Since children are usually outside in all weathers when they attend preschool a good set of waterproof clothing is important. Decide whether an all-in-one rain suit or separate pants and a jacket suit your child best then add them to your daily packing list. Check that any waterproof clothing you buy has taped seams to make them most effective. And it helps when you can throw them in the washing machine from time to time so check the labels.
Pack a warm hat, gloves and perhaps a snood (preschools prefer these to scarves that can get caught and pulled) in the late fall and winter. Then swap these out for a sunhat and sunscreen as the weather warms up in the spring and summer.
Some preschools ask children to pack indoor shoes that they can bring each day or leave at preschool. The idea of indoor shoes is to keep floors clean and hygienic. Outdoor shoes can then be used to explore beyond the classroom.
Some preschools encourage children to take a comfort item like a stuffed animal with them to help with settling in. Others will ask you explicitly not to bring anything like this to avoid it getting lost or broken. Check your preschool’s advice and follow your gut on this one. You may not want your child to take a toy yourself and that is okay. Sometimes a comfort item really can help a child and is worth packing.
Diapers, wipes, pull ups etc.
Some preschools provide diaper changing supplies and others will ask you to bring them with you. If you are required to pack them each day, make sure you put two or three diapers/pull ups and a pack of wet wipes in your child’s bag. Check at the end of each day and resupply as needed. Some children won’t need diapers or pull ups at all, but it is worth packing an extra set of underwear in case they need it.
You will have already told your preschool ahead of time about any medications your child takes or needs in case of an emergency. Each preschool has their own guidance on how to pack and deliver medications so check their information carefully.
Have a look at your preschool’s information and check whether you’ll need to pack art supplies. Usually this will include items like a smock, crayons or markers.
Tissues, chapstick, hand soap etc.
There are times of year when your child might have a runny nose due to a slight cold or allergies and want a tissue. Or perhaps they have sensitive skin and benefit from a specific hand soap. Chapstick is helpful for some children too. Pack anything like this that your child will need. The preschool will have some items, but not all and they will thank you for thinking ahead.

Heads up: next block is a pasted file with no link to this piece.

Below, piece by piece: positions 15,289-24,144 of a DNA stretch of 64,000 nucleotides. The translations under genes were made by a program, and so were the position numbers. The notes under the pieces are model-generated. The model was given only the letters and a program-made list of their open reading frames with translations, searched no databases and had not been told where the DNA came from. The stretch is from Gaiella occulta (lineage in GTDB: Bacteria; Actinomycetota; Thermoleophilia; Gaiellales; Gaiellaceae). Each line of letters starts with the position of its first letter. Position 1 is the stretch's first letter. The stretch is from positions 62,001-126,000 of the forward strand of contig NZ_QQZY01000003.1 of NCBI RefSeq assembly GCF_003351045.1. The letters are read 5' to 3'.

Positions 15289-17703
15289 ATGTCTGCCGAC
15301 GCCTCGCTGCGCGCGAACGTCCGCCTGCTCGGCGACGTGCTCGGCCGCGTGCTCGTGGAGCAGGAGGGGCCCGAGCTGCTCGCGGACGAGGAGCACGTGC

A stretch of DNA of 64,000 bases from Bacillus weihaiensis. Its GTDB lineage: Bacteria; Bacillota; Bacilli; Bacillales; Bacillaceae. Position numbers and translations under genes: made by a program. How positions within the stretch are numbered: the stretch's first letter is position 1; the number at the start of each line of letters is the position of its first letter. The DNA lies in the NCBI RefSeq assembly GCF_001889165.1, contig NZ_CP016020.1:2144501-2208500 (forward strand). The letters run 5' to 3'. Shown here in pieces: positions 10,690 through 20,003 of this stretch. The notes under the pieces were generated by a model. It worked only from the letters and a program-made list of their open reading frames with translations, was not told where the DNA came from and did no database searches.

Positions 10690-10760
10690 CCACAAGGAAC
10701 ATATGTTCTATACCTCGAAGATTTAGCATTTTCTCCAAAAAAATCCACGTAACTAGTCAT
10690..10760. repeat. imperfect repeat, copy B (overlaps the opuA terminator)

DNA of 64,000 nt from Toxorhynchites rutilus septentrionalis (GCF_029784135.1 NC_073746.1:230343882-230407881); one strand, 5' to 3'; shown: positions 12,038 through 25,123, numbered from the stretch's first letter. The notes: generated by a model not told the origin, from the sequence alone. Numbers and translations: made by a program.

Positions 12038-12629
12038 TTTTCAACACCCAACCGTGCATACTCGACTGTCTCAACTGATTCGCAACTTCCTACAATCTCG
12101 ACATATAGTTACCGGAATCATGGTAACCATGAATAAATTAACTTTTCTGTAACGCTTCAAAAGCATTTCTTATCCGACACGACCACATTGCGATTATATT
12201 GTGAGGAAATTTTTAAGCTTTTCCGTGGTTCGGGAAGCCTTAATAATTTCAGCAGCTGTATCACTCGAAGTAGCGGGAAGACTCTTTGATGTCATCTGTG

Nap time supplies
If your child will nap at preschool you may need to bring in a comforter, sheet or pillowcase. Some preschools have nap supplies and you’ll only need to remember your little one’s comfort toy!
Some child care settings in the USA still require face masks for children at different times of year. They will let you know their policy and you can pack accordingly.
Finally, it is crucial to LABEL EVERYTHING! Children are prone to putting their things back in the wrong spot or mix them in with other children’s things. Use a good quality stick on labels, a stamp or a special fabric marker to put their full name in each item you send to preschool. This way even if your child does misplace something, it can be returned to you later on. It is frustrating as a parent to continually replace items for preschool and good labels really do keep your things coming back to you.
Unfortunately this still happens with my daughter all the time and she’s 6! She’s constantly losing or misplacing something all the time, whether it’s one of her cardigans, water bottles or jumpers.
At first glance this list might feel daunting to you, but before long packing for preschool will become second nature. It helps to check your child’s bag the night before and pack or top up supplies to save time in the morning. Anything that makes leaving the house easier with children is a win!
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Anna is a mum of three who loves exploring the outdoors with her family and border collie. She has an MA in Childhood and Youth Development.